Director: Kanye West

Staring: Selita Ebanks & Kanye West

(out of five)

Part of Kanye West’s original appeal was not only his beats and his openness, but also a great potential, a promise that he may actually be the new direction for hip-hop, if not pop music. I don’t know if Runaway fulfills that promise, but it certainly is one more brick in that wall.
West has been in a league of his own for the last several years, nearing pop figure-heads like Prince, Michael Jackson, and Madonna in cross-over appeal/potential. Yeezy’s aped the alien hip-hop persona of Andre 3000  while living high and kingly like his “big brother,” Jay-Z, creating this hybrid of European flash, and mogul rapper, almost Euro-trap. Even his languid auto-tunned Dear John of an album, 808’s and Heartbreak occupied it’s own corner of a newly crowded R(ap)&B field, if by no other metric than a single-minded, well-constructed theme (heartbreak). But his serial mixtape, which I’ve been covering fanatically, and this new promotional film put him in a whole other category, approaching the stratospheric heights of pop-as-art like The Beatles.
Kanye’s on some serious European New-Wave shit right now. It’s bloated and convoluted, but more importantly, in the most stylish and distracting way possible, very personal. Runaway feels like the last 10 minutes of Federico Fellini’s 8 1/2 were taken out of Guido Anselmi’s well-coiffed skull, run through Kanye’s Gucci-addled brain, and written by one of the premier music video auteurs (Hype Williams).


Runaway focuses on a fruitful, personal but universal struggle: artist vs. muse/ego. West has always been a conflicted personality, just a little shy of Nas in forthrightness, always willing to lay his contradictions and faults bare, but quick to recoil when critiqued or questioned. He seems to treat his inspiration the same way. As long as she’s around, as long as she enjoys his output, her flaws and eccentricities are acceptable, if not charming, but when she diverts from him or pulls away, it’s a personal attack. This love/hate relationship, in the guise of an angelic affair, is what West’s epic music video is concerned with.
When Yeezy’s baller car is crushed by what appears to be a comet while on a drive through an impossibly bucolic country side, West finds a feathered woman–The Phoenix–in the wreckage. What ensues is a cross between My Fair Lady and The 5th Element as the two develop a bond and he has to instruct her in the ways and mores of this bizarre hyper-artistic, Euro-trashed world of Kanye West’s imagination.
Runaway is almost constantly at top speed, cramming as many beautiful images into the frame and into a sequence as possible, except for the film’s thematic and literal center with the ballerinas. After a quick run through of the couples courtship, they must appear socially. The setting is a beautifully draped table in an abandoned warehouse. Conveniently, there is a chipped and beaten upright piano in a corner of this warehouse which allows West to hammer out the spare and chilling opening notes of his latest single, “Runaway.” As happened when he performed the sequence at the MTV Video Music Awards, a gaggle of ballerinas perform during the song.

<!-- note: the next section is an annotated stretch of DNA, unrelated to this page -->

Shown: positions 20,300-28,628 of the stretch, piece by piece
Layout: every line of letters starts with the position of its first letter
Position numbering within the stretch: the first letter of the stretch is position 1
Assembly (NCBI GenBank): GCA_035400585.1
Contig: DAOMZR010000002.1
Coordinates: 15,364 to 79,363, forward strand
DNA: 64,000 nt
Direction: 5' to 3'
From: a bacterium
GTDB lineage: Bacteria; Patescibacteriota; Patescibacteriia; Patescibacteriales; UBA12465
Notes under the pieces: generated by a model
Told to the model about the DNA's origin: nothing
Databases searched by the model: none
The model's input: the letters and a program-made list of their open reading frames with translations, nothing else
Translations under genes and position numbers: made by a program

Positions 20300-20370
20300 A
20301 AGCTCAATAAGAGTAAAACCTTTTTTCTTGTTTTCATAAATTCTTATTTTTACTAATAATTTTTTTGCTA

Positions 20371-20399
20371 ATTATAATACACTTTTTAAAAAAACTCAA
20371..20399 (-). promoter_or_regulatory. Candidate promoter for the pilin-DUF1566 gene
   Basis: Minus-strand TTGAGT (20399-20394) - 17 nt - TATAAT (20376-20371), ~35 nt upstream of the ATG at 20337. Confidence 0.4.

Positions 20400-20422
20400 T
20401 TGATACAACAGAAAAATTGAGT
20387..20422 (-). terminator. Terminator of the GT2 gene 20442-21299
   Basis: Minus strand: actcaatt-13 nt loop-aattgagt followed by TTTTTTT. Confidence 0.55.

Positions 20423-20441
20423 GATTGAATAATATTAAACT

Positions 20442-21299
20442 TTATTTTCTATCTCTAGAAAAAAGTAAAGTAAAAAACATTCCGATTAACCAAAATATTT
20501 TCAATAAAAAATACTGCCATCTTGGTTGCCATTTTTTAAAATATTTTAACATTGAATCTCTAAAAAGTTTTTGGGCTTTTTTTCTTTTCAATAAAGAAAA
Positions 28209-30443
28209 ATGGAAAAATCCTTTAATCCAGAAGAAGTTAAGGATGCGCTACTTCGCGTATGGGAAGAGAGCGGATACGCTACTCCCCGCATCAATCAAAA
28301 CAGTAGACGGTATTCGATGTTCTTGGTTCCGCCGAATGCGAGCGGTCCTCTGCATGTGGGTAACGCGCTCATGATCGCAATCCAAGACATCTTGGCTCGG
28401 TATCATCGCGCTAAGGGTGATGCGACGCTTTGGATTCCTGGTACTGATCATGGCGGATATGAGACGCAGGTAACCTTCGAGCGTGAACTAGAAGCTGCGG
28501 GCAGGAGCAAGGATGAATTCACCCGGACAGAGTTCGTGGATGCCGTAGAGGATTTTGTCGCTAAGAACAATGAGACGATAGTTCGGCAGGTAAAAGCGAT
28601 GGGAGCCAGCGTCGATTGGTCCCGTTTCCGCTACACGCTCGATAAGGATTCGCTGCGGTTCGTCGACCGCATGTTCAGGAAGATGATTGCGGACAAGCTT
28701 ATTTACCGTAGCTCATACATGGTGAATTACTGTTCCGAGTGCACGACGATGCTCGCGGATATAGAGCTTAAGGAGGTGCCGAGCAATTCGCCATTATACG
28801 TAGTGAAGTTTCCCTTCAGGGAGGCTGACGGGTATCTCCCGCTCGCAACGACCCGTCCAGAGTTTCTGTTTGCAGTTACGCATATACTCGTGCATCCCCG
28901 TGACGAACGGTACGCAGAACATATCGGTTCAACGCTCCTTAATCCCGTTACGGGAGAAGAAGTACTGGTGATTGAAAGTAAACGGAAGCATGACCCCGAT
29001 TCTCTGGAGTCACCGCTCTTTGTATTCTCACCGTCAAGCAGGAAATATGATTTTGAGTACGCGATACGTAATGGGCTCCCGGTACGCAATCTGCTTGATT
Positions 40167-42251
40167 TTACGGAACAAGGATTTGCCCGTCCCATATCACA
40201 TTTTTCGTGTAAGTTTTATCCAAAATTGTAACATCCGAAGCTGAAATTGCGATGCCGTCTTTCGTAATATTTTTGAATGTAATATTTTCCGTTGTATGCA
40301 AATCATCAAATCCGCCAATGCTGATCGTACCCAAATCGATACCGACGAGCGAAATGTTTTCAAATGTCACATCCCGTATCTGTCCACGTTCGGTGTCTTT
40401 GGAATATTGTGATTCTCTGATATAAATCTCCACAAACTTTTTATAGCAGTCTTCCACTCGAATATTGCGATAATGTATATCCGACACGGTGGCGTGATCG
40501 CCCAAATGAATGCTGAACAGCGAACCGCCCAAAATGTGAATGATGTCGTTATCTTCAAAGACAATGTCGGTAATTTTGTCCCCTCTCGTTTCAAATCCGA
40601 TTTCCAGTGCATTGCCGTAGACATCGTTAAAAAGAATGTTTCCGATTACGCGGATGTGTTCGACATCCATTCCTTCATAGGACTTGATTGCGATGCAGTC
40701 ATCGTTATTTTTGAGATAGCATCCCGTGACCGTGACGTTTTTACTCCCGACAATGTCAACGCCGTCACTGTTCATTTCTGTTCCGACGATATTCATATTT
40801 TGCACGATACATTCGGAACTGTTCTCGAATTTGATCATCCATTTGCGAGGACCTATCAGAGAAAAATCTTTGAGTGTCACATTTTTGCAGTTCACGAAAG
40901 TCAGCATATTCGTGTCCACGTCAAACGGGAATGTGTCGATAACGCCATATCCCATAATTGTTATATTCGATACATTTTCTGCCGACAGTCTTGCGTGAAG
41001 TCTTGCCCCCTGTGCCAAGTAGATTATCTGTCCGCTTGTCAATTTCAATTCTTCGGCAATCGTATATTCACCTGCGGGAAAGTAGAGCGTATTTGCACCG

The scene is key for numerous reasons, chief of which may be that it features the film’s titular song. More significantly, the whole sequence is directed by West’s character for his muse, this Phoenix who’s fallen to Earth for him. He’s seeking approval from his inspiration and she is the only attentive member of the audience (the rest of the guests for the dinner raise their glasses on cue and are as choreographed as the dancers). It’s also the fulcrum of the film, before the ballerina sequence, there’s the honeymoon, everything is roses, immediately following the dance things sour and an unhappy ending is all but inevitable.
The only extended sequence of dialog is a conversation about the nature of art, that statues (maybe all art), are just Phoenixes turned to stone, which is followed by West dry-humping The Phoenix. West’s relationship with this woman/his ego/inspiration/his artistic identity is a little confused and makes Runaway‘s concept a bid muddled. But dealing with issues like that in such a compact space (under 35 minutes) is difficult. Plus, they are often intertwined. Placing them in the same body is an understandable short hand, as singular incidents  or people can inspire changes in all the aforementioned areas.
Despite the scattered and difficult relationship West has with this winged woman, Runaway stands as his most successful conceptual statement. His educational trilogy (College DropoutLate Registration, Graduation) only partially dealt with how education and schooling worked in his music or his personality, 808’s and Heartbreak is his strongest conceptual offering but the execution is flat and, at times, unlistenable, and some of the tracks we’ve heard which will appear on his upcoming album (the horrendously titled) My Beautiful Dark Twisted Fantasy [sic] are god awful, Runaway seems to have little competition on that front.